Momentum to protect sharks in Fiji is building with the official launch of the Coral Reef Alliance's community awareness campaign. The campaign kickoff event in Suva included a screening of Shark Hope, a new half-hour documentary produced by a local film production company in Fiji, about the plight of Fiji’s sharks and the importance of protecting them. The launch of this documentary marks the latest development in CORAL's partnership with the Pew Environment Group to assist the Fijian Ministry of Fisheries in introducing legal measures that would ban the commercial fishing and trade of sharks and their parts in Fiji. CORAL and Pew have spent months garnering support for a Fiji Shark Sanctuary from traditional leaders across the nation, and recently met with the acting Prime Minister, Attorney General Aiyaz Sayed-Khaiyum.
The campaign's objective is to create a Fijian National Shark Sanctuary that would
• prohibit the commercial fishing of sharks throughout the entirety of the Fijian exclusive economic zone
• prohibit the import and export of shark products in Fiji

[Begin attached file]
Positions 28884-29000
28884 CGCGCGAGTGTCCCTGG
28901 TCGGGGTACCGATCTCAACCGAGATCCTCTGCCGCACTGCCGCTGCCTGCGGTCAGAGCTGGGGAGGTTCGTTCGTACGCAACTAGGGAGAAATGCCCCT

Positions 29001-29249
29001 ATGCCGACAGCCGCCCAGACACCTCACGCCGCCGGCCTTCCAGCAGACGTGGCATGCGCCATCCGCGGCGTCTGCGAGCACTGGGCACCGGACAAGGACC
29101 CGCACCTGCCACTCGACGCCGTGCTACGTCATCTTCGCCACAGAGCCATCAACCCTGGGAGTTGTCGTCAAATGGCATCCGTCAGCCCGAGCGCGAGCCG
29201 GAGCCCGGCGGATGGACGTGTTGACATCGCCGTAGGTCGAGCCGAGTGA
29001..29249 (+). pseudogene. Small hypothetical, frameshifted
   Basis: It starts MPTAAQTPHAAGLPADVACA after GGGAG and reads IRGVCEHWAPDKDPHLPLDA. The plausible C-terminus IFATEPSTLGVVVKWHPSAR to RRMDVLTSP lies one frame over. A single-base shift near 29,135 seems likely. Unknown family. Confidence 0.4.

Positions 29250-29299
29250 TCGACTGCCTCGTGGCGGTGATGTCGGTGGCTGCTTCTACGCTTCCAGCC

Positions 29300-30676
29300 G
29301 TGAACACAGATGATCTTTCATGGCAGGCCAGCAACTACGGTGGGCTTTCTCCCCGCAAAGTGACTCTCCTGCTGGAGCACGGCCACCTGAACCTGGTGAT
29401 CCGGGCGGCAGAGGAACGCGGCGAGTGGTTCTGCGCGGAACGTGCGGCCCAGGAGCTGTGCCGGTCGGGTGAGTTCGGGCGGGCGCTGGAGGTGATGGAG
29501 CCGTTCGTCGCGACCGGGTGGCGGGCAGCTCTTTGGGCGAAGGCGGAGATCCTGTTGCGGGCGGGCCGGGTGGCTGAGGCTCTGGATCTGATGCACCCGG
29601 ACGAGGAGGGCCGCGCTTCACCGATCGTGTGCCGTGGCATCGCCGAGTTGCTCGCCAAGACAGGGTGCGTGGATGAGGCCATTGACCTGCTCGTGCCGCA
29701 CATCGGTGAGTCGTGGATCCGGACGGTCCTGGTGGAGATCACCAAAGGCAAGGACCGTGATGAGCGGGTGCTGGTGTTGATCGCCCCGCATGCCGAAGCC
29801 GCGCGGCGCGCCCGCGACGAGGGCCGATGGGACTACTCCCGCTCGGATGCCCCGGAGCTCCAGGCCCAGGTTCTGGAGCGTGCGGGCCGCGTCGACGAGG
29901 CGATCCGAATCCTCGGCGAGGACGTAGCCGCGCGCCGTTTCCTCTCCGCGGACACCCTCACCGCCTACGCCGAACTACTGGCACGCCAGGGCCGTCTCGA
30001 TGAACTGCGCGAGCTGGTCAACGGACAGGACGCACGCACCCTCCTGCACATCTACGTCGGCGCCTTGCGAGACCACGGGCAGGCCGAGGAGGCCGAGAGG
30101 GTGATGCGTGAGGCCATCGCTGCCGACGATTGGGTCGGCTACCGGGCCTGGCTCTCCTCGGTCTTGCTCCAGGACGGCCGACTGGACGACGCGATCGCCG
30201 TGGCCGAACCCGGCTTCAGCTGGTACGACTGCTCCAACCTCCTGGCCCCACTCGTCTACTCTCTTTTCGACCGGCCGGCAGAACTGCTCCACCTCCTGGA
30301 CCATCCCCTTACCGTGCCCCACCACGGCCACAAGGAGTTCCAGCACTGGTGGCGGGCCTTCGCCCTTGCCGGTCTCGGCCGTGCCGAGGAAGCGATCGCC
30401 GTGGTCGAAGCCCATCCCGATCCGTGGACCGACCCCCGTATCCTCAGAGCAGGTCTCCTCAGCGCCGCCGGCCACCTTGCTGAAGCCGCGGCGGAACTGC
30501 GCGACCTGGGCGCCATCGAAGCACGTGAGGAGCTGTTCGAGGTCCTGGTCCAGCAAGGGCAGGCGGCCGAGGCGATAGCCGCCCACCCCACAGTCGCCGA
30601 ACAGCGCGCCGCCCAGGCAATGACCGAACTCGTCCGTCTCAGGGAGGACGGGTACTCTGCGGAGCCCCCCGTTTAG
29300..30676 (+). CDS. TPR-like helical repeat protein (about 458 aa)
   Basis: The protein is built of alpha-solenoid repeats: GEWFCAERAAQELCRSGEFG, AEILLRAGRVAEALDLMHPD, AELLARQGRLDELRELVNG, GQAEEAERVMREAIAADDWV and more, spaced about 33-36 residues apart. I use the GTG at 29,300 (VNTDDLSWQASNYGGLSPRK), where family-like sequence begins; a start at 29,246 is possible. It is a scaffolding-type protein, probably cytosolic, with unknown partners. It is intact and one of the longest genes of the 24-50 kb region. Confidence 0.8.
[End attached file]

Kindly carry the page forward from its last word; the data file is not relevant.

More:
• prohibit the sale of shark products within Fiji
• allow recreational catch and release of sharks
• allow the incidental, artisanal catch of sharks by citizens of Fiji, assuming the subsequent shark or shark products are not sold.
"Our primary focus is on the ecosystem above and below the water and working with the local community," Rick MacPherson, CORAL's Director of Conservation Programs, told Scuba Diving magazine at DEMA 2011. "Healthy sharks means healthy reefs. If we don't maintain healthy reefs, we basically have an ecosystem collapse."
How can you help? Become a "Fiji Shark Defender" and pledge to support policies and initiatives that will restore a healthy shark population in Fiji.
"We are looking at a pretty grim picture by 2020 if we don't make changes now," MacPherson said. "We think 2011 can be a banner year for sharks if the sanctuaries are effectively implemented."